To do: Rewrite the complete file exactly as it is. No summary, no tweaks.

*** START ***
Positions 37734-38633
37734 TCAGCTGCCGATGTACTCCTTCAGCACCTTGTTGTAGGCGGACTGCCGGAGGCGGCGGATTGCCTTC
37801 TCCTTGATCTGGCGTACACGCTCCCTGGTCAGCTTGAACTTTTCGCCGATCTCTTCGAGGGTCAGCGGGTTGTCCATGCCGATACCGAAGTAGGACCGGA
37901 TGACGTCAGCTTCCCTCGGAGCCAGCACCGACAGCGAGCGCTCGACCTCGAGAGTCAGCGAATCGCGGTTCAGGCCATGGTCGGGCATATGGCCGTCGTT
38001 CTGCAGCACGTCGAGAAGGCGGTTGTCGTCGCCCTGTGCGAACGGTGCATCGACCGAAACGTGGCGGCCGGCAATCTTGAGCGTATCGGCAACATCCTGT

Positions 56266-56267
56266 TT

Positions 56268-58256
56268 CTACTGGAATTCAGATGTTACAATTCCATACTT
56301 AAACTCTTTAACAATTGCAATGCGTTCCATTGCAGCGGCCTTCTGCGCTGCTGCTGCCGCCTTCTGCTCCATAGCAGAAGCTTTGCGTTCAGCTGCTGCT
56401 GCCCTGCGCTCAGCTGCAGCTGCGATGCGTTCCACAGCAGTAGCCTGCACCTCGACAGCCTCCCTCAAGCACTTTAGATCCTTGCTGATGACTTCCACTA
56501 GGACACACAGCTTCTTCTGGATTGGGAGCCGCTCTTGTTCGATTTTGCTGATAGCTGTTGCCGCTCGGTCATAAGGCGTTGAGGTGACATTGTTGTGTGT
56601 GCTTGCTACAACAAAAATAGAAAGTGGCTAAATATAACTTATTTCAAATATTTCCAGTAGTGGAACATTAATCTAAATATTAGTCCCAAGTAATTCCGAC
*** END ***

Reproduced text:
Positions 37734-38633
37734 TCAGCTGCCGATGTACTCCTTCAGCACCTTGTTGTAGGCGGACTGCCGGAGGCGGCGGATTGCCTTC
37801 TCCTTGATCTGGCGTACACGCTCCCTGGTCAGCTTGAACTTTTCGCCGATCTCTTCGAGGGTCAGCGGGTTGTCCATGCCGATACCGAAGTAGGACCGGA
37901 TGACGTCAGCTTCCCTCGGAGCCAGCACCGACAGCGAGCGCTCGACCTCGAGAGTCAGCGAATCGCGGTTCAGGCCATGGTCGGGCATATGGCCGTCGTT
38001 CTGCAGCACGTCGAGAAGGCGGTTGTCGTCGCCCTGTGCGAACGGTGCATCGACCGAAACGTGGCGGCCGGCAATCTTGAGCGTATCGGCAACATCCTGT

Positions 56266-56267
56266 TT

Positions 56268-58256
56268 CTACTGGAATTCAGATGTTACAATTCCATACTT
56301 AAACTCTTTAACAATTGCAATGCGTTCCATTGCAGCGGCCTTCTGCGCTGCTGCTGCCGCCTTCTGCTCCATAGCAGAAGCTTTGCGTTCAGCTGCTGCT
56401 GCCCTGCGCTCAGCTGCAGCTGCGATGCGTTCCACAGCAGTAGCCTGCACCTCGACAGCCTCCCTCAAGCACTTTAGATCCTTGCTGATGACTTCCACTA
56501 GGACACACAGCTTCTTCTGGATTGGGAGCCGCTCTTGTTCGATTTTGCTGATAGCTGTTGCCGCTCGGTCATAAGGCGTTGAGGTGACATTGTTGTGTGT
56601 GCTTGCTACAACAAAAATAGAAAGTGGCTAAATATAACTTATTTCAAATATTTCCAGTAGTGGAACATTAATCTAAATATTAGTCCCAAGTAATTCCGAC